Hajj is undeniably the greatest journey a Muslim will take on his life. A journey of sacrifice, self-discovery, and above all a journey of servitude and obedience to God Almighty.
And in case you’re wondering where it all began, it all begins in the time of the Prophet Ibrahim.
In his older years, Ibrahim was commanded by Allah to take his wife Hajar and his new-born son Ismaeel to live in the barren desert plains of Makkah. A land which was, by all means, inhospitable, only to leave them with nothing more than some dates and a flask of water.
As Ibrahim begins to leave, his wife Hajar emotionally cries out “To where are you going? To whom will you leave us?” She frantically repeats this again and again until she asks آلله أمرك بهذا؟
“Has Allah commanded you to do this?” To which Ibrahim replies yes.
Being a noblewoman of God, she replies, إذًا لا يضيعنا, if that is the case then Allah will not let us down.
Shortly after their dates and water are used up, Hajar began to search for help. She leaves her baby behind and proceeds to ascend the mountain of Safa. She looks far and wide but to her disappointment sees no one in sight. She races back down to check on her child and then continues her search, this time ascending the Mountain of Marwah. She traverses back and forth between the mountains of Safa and Marwah. Until one narration states that Angel Gabriel descends and with the tip of his wing hits the ground and out sprouts the well of ZamZam.
With water being the source of life, this event served as the beginning of what was to become the city of Makkah. This miraculous event is encapsulated in the Saee, or running between Safa and Marwa that Muslims perform in the days of Hajj.
A few years later, Ibrahim returned to reunite with his beloved wife and son Ismaeel. Shortly after his arrival, Ibrahim witnessed a dream, whereby God revealed to him that he was to sacrifice his son. Of course, this is an extreme test and a trying one, yet both Ibrahim and his son Ismaeel comply willingly. Ibrahim takes his son up to a mountain and places his son blindfolded on a rock.
Yet, just as Ibrahim was about to make the sacrifice, God commands the knife not to cut and explains to Ibrahim that he has passed the test. A sheep is brought in exchange for the sacrifice and this would then go on to form the basis of the sacrificial animal slaughter Muslims perform at the end of Hajj.
A few years pass and once Ismaeel reaches his youth, Allah commands Ibrahim alongside his son to build the Kaabah. The house of God on Earth. Upon the completion of this monumental task, Allah commands Ibrahim to call the people to perform the pilgrimage of Hajj. Bear in mind that this is still in the middle of the desert, and the city of Makkah is still extremely small. Yet once again, in sheer obedience to God, Ibrahim fulfills and calls the people.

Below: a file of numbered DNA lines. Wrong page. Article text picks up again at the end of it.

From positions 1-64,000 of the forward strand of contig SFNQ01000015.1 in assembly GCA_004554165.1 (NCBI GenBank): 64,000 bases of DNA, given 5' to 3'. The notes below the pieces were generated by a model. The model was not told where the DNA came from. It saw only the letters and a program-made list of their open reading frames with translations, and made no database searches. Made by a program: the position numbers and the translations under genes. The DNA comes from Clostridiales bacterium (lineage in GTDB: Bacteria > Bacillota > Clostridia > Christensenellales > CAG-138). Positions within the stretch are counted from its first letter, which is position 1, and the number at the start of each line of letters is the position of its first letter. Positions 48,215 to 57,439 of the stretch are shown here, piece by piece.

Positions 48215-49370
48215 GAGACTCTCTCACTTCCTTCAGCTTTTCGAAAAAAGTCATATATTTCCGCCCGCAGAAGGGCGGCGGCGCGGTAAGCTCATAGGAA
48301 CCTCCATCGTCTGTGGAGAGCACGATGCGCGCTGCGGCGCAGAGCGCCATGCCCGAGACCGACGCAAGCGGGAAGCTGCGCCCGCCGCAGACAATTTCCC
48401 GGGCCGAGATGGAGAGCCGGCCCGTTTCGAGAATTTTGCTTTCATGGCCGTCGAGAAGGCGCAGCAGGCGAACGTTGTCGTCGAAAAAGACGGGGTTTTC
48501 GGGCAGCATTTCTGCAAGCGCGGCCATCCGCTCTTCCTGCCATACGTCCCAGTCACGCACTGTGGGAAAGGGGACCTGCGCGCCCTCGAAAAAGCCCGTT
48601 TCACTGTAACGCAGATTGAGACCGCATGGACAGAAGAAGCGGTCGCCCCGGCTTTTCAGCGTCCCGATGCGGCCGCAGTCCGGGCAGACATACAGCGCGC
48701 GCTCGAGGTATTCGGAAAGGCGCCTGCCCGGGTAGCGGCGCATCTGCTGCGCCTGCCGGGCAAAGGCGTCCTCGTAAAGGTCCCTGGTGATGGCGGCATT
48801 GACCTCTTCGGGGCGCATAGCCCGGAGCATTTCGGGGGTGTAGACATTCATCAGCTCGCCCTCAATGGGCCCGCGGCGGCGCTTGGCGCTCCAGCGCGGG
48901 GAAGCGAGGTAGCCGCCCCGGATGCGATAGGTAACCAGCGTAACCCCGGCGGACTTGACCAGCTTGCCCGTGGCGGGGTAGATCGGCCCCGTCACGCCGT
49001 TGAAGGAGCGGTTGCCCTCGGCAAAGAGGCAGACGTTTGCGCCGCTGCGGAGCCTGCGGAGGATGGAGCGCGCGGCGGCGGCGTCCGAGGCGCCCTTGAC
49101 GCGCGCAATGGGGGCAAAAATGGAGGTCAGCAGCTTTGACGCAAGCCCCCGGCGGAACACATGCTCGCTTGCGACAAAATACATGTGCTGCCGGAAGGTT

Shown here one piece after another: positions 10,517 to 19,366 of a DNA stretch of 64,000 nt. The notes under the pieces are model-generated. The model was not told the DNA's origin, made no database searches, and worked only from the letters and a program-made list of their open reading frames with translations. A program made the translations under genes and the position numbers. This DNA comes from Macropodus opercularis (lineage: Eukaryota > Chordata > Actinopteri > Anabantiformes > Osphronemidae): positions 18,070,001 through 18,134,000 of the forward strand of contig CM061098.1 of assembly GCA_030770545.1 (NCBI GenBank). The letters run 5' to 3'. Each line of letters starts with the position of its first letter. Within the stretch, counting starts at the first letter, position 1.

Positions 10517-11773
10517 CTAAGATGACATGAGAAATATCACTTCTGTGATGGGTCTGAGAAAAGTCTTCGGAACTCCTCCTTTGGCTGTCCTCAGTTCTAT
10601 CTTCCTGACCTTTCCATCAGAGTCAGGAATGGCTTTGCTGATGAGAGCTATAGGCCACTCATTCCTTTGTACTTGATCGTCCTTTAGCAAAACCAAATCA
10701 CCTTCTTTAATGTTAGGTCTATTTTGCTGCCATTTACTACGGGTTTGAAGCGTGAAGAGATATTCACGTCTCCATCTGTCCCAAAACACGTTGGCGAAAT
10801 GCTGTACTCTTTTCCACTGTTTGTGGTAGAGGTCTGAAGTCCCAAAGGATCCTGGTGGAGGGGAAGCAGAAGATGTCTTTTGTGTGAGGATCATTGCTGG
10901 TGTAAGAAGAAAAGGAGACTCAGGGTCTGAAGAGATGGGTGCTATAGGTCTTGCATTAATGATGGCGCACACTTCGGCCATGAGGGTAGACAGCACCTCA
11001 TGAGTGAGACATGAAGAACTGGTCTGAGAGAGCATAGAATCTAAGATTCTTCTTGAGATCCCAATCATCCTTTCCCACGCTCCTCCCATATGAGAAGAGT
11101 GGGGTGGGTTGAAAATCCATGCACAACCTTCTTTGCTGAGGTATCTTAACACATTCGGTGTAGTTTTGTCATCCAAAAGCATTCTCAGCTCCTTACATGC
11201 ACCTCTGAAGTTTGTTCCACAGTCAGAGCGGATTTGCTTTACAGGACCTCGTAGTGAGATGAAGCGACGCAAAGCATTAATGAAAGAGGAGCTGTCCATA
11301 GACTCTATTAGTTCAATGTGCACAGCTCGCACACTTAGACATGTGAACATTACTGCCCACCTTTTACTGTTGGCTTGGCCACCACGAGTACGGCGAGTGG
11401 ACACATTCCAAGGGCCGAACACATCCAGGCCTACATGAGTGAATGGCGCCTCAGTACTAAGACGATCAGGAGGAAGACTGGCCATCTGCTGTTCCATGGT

وَأَذِّن فِي النَّاسِ بِالْحَجِّ يَأْتُوكَ رِجَالًا وَعَلَىٰ كُلِّ ضَامِرٍ يَأْتِينَ مِن كُلِّ فَجٍّ عَمِيقٍ
“And proclaim to the people the Hajj [pilgrimage]; they will come to you on foot and on every lean camel; they will come from every distant pass.”
Today, that very call has been answered, and the fruits of Ibrahim’s sincerity and obedience to God can be seen in full effect. Every year millions upon millions of people travel from all corners of the world to visit the House of God to walk in the footsteps of Ibrahim.
Yet the story doesn’t end there. For it is while Ibrahim is on his own pilgrimage that he is approached by Satan. Satan being the open sworn enemy to humanity tries to corrupt his pilgrimage. However, in defiance to Satan, Ibrahim pelts him with stones and overcomes him. This event has been embodied in the Rami or the pelting ponent of Hajj, whereby Muslims symbolically cast away Satan by pelting these same areas with stones.
These important key events in the life of Ibrahim went on to become the Manasik or rituals of Hajj. In one way or another, we can see that Hajj in fact is a celebration of the life of Ibrahim and an embodiment of his path.
Allah commands the believers in the Quran in more than one occasion to follow the path of Ibrahim, فَاتَّبِعُوا مِلَّةَ إِبْرَاهِيمَ.
And just like that come every year for Hajj, Muslims once again walk in the footsteps of one of the greatest men to ever live, Ibrahim.
May the peace and blessings of Allah be upon Ibrahim, his family, and the noble Messenger Muhammad ﷺ.
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